New Buildings Existing Building Renovations Points
12% 8% 1
14% 10% 2
16% 12% 3
18% 14% 4
20% 16% 5
22% 18% 6
24% 20% 7
26% 22% 8
28% 24% 9
30% 26% 10
32% 28% 11
34% 30% 12
36% 32% 13
38% 34% 14
40% 36% 15
42% 38% 16
44% 40% 17
46% 42% 18
48% 44% 19
Petersen Aluminum Corporation’s cool metal roofing products can provide an excellent surface for rainwater harvesting. Integrating a rainwater collection system with the cool metal roof can contribute to the following points in this credit category:
Credit 1: Water Efficient Landscaping (2-4 pts)
“Reduce potable water consumption for irrigation by 50% from a calculated mid-summer baseline case. Reductions shall be attributed to any combination of the following items:
- Plant species, density and microclimate factor
- Irrigation efficiency
- Use of captured rainwater
- Use of recycled wastewater
- Use of water treated and conveyed by a public agency specifically for non-potable uses
OR use captured rainwater instead of potable water for all irrigation.
Credit 2: Innovative Wastewater Technologies (2 pts)
Reduce potable water use for building sewage conveyance by 50% through the use of water-conserving fixtures (e.g. water closets, urinals) or non-potable water (e.g. captured rainwater, recycled graywater, on-site municipally treated wastewater)
Treat 50% of wastewater on-site to tertiary standards. Treated water must be infiltrated or used on-site.”
Credit 3: Water Use Reduction (2-4 pts)
“Employ strategies that in aggregate use 30% or 40% less water than the water use baseline calculated for the building (not including irrigation). Calculate the baseline according to the commercial and/or residential baselines outlined in the Energy Policy Act of 1992.. Calculations are based on estimated occupant usage and shall include only the following fixtures (as applicable to the building): water closets, urinals, lavatory faucets, showers, kitchen sink faucets and pre-rinse spray valves.”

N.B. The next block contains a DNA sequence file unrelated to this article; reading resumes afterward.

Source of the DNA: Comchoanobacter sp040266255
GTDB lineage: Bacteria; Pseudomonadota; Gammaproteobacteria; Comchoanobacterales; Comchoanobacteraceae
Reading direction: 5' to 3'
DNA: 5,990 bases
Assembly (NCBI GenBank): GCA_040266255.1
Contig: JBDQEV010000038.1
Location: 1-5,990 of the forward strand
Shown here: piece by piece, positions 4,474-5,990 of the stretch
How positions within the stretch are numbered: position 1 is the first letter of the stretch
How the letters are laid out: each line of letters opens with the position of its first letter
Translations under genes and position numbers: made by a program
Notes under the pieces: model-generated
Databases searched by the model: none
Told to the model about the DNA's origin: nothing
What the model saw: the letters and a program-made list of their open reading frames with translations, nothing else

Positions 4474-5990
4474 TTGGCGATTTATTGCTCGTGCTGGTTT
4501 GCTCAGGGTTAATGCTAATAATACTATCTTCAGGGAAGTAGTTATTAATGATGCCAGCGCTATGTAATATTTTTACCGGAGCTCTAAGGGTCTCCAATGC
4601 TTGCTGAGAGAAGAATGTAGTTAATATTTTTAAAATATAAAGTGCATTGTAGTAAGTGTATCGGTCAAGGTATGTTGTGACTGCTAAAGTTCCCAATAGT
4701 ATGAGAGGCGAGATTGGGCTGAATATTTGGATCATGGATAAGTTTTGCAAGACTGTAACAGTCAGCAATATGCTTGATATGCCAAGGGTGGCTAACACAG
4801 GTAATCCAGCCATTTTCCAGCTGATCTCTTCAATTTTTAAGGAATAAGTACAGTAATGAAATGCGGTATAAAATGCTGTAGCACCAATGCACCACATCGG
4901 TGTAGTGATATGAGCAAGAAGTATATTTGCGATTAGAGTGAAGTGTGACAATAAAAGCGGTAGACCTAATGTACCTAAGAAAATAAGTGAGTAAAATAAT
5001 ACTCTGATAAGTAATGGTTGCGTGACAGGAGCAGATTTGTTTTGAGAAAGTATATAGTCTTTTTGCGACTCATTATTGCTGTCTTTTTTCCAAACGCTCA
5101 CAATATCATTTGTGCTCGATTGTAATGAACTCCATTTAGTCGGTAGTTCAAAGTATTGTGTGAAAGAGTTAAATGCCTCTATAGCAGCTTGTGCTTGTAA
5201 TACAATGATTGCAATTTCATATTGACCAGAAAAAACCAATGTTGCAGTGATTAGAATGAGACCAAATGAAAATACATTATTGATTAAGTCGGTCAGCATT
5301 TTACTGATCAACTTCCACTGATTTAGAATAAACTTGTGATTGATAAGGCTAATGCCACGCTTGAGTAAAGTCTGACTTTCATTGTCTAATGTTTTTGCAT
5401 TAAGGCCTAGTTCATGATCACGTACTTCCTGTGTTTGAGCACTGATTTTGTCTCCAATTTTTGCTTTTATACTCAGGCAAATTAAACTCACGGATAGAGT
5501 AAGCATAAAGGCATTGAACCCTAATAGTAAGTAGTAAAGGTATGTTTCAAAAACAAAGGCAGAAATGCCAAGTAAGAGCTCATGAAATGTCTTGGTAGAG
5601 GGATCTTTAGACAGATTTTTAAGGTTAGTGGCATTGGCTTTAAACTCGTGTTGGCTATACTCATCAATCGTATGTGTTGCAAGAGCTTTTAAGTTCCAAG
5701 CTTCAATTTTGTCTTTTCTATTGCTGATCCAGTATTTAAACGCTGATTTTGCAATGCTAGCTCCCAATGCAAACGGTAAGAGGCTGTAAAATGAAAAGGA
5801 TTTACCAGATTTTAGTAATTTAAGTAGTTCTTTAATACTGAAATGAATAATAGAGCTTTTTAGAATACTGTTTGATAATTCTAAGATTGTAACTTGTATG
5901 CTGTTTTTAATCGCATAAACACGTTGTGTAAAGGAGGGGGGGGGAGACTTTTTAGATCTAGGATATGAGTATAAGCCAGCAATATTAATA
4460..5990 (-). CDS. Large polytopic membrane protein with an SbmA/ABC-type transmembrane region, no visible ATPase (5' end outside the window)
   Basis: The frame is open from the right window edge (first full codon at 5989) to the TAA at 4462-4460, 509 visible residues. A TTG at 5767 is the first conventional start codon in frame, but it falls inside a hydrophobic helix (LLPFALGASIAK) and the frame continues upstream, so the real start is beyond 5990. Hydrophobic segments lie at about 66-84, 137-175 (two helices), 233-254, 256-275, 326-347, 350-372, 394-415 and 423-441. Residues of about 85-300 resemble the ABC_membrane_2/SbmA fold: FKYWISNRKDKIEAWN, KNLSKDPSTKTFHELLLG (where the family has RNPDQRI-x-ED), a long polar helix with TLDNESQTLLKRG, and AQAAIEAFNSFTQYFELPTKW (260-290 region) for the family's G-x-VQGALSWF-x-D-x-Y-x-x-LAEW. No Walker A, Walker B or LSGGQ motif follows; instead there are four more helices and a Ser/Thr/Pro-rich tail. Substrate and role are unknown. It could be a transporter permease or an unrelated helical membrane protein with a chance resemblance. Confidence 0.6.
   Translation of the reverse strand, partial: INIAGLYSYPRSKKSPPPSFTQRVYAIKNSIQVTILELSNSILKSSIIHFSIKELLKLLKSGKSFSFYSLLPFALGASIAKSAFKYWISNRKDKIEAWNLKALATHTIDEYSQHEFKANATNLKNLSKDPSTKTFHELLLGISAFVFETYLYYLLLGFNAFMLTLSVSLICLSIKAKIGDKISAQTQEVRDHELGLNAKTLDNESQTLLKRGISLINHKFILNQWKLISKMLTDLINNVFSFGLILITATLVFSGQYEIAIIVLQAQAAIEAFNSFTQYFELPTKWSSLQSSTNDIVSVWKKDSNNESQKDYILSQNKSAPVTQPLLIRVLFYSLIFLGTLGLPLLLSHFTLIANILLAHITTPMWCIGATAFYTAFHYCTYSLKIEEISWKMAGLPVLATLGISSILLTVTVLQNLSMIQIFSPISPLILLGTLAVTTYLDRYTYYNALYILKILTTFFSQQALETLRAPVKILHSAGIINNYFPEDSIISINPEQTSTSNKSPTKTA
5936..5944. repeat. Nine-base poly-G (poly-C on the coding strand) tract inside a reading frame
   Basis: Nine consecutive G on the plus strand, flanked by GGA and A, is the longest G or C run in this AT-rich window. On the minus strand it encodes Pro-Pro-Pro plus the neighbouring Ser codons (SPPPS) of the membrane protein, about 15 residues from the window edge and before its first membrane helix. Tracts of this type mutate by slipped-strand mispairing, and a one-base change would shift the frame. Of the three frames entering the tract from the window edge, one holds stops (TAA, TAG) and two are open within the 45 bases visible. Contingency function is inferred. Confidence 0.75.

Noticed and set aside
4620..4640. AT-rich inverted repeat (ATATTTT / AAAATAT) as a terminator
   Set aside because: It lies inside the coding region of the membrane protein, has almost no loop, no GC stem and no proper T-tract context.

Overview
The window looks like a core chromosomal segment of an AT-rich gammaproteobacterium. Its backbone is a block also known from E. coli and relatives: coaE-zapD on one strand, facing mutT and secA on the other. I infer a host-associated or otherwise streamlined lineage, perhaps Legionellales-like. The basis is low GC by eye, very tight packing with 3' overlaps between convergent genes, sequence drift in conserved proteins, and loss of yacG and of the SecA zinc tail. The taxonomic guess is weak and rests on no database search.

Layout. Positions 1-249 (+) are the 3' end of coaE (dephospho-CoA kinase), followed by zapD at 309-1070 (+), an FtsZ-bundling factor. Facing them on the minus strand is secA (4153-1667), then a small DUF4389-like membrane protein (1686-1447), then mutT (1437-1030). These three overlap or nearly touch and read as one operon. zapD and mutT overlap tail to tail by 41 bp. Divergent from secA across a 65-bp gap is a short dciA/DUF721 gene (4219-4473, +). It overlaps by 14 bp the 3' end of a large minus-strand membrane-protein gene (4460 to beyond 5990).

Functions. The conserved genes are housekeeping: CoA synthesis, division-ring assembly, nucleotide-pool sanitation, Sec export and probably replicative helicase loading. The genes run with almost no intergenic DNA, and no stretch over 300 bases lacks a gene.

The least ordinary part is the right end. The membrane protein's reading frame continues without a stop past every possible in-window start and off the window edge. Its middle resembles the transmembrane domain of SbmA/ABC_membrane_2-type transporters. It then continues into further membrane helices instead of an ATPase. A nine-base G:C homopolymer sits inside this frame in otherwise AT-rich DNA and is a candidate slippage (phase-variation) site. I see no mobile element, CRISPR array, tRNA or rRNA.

Innovation in Design
Credit 1 Innovation in Design (1-5 pts)
In certain areas of a building design, Petersen Aluminum Corporation’s metal roofing products may contribute toward points in this category if they are shown to contribute toward substantially exceeding a LEED performance credit. Points can also be achieved for innovative performance in areas that are not specifically addressed or defined by LEED.
Even though the roof can be directly eligible for one point in the Sustainable Sites Category for its radiative properties, metal roofing can also help count toward many other points in a LEED certified building. The design team made up of architects, facility managers, construction managers, designers and owners need to integrate all products and processes in a whole building approach in their efforts to create a sustainable building. The LEED program is a tool to achieve this. Petersen Aluminum Corporation’s metal roofing products can play a role in any building project achieving LEED certification.